Grave Robbers is a 1989 Mexican supernatural horror feature film directed by Rubén Galindo Jr. (Don’t Panic; Cemetery of Terror) from a screenplay by Carlos Valdemar, adapted from Galindo Jr.’s storyline. Fernando Almada, Edna Bolkan and Erika Buenfil star. Original title: Ladrones de tumbas
During the Inquisition, a satanist is accused of practising black magic and tortured before being killed by an axe to his chest. As he dies, he curses his torturer’s descendants.
In present-day Mexico, a group of greedy teenagers dig up graves looking for treasure. In doing so, they inadvertently discover a catacomb and resurrect the devil worshipper as a zombie killing machine…
In the USA, Vinegar Syndrome released Grave Robbers on Blu-ray for the first time, newly scanned in 4K from its original 35mm camera negative, on October 27th 2020. Special features:
Region Free Blu-ray
Newly scanned and restored in 4K from its 35mm original negative
“Unearthing the Past” – an interview with director Rubén Galindo Jr.
Commentary track with The Hysteria Continues!
Reversible cover artwork
Newly translated English subtitles
Reviews [click links to read more]:
“It’s a dragging slasher with a reliance on gore for gore’s sake and little magnetism. Galindo makes a slight move towards effective style (the subterranean exploration scenes for one), but the film is bogged down by aimless gab.” Bleeding Skull!
” …this features a few genuinely gruesome moments. Despite being completely unoriginal, this is actually a pretty fun movie. Apart from dragging a bit in the middle, it’s busy and fast-paced most of the time and the production values, acting, sets, cinematography and make-up effects are all either good or at least passable.” The Bloody Pit of Horror
“The early scenes are reminiscent of Tombs of the Blind Dead, and there’s a sequence that was clearly inspired by A Nightmare on Elm Street for good measure. The killer’s signature weapon is an axe, which – despite looking like a Halloween prop – lends itself to some gory kills and yields a respectable body count.” Broke Horror Fan
“This obviously low-budget Mexican horror flick takes a while to get cooking, but once it does, it’s pretty gory […] The effects may not be state-of-the-art, but it’s apparent that they’re a labor of love and a breath of fresh air when compared to the sterile CGI effects of today. The film has a low-budget atmosphere that’s infectious, so it’s various shortcomings (including some camera shadows) can be ignored.” Critical Condition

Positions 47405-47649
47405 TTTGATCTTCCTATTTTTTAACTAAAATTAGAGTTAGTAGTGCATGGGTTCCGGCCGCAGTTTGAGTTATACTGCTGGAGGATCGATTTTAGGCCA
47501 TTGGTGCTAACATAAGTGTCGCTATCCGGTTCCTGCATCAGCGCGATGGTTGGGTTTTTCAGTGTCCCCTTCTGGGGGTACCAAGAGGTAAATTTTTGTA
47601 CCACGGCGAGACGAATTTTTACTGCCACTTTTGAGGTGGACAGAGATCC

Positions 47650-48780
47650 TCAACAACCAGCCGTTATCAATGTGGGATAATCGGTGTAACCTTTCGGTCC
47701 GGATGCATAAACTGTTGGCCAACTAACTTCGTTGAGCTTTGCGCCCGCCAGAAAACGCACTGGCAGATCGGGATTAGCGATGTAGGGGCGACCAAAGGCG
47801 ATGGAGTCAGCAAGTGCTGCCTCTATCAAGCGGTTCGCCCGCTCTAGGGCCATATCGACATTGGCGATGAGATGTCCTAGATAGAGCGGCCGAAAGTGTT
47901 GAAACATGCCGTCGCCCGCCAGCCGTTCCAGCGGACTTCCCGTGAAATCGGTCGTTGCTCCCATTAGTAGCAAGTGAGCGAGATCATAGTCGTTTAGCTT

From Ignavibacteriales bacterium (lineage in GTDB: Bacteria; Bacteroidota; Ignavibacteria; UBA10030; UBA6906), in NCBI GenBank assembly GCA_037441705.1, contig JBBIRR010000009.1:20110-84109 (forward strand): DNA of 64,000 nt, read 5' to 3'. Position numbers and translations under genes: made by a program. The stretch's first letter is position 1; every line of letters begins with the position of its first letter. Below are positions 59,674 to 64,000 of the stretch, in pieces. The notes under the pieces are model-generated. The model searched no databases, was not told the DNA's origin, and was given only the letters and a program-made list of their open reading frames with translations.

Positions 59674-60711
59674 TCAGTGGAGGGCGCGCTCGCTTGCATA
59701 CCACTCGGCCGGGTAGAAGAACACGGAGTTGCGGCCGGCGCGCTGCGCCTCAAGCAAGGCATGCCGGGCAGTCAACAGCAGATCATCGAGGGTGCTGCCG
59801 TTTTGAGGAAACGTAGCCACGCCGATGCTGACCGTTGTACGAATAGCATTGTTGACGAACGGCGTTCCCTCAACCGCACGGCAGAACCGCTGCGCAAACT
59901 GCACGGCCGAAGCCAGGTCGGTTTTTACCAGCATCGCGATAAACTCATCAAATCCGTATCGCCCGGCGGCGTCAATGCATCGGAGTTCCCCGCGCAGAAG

“This is a slasher film of the highest degree, and as the body count mounts, so do the excellent Tom Savini-type special effects. Heads and hands are lopped off, throats and skulls are gashed, and one poor girl has her face mashed through the bars of a gate.” DVD Drive-In
“While the plot and acting here are a complete mess, the film is worth seeing for the special effects as this is one gory little film. Innards are ripped out, faces are smushed, hands are chopped off and more, and the camera shies away from none of it. Thankfully, the effects are actually quite good...” DVD Talk
“It’s colorful, gory, cheesy, silly and Galindo’s idea of scares is cobwebs, skeleton hands, graves, fog and a generous amount of (cheap) graphic gore. There’s a lot of axe-cuts of course, a head crushing, stabbings, a belly-ripping (from the inside, by a demon hand!), some general stabbings and decapitations and more.” Ninja Dixon
“Once you can get past all the Inquisition flashback shit and the inane treasure hunting malarkey, Grave Robbers settles down and becomes a fairly decent Mexican slasher flick chockfull of wonderfully moist gore scenes. There are plenty of gruesome axe murders to be had…” The Video Vacuum
“Slightly above average cheesy satanic-zombie-slasher from Mexico with just enough extra gore and energy…” The Worldwide Celluloid Massacre
Some image credits: The Bloody Pit of Horror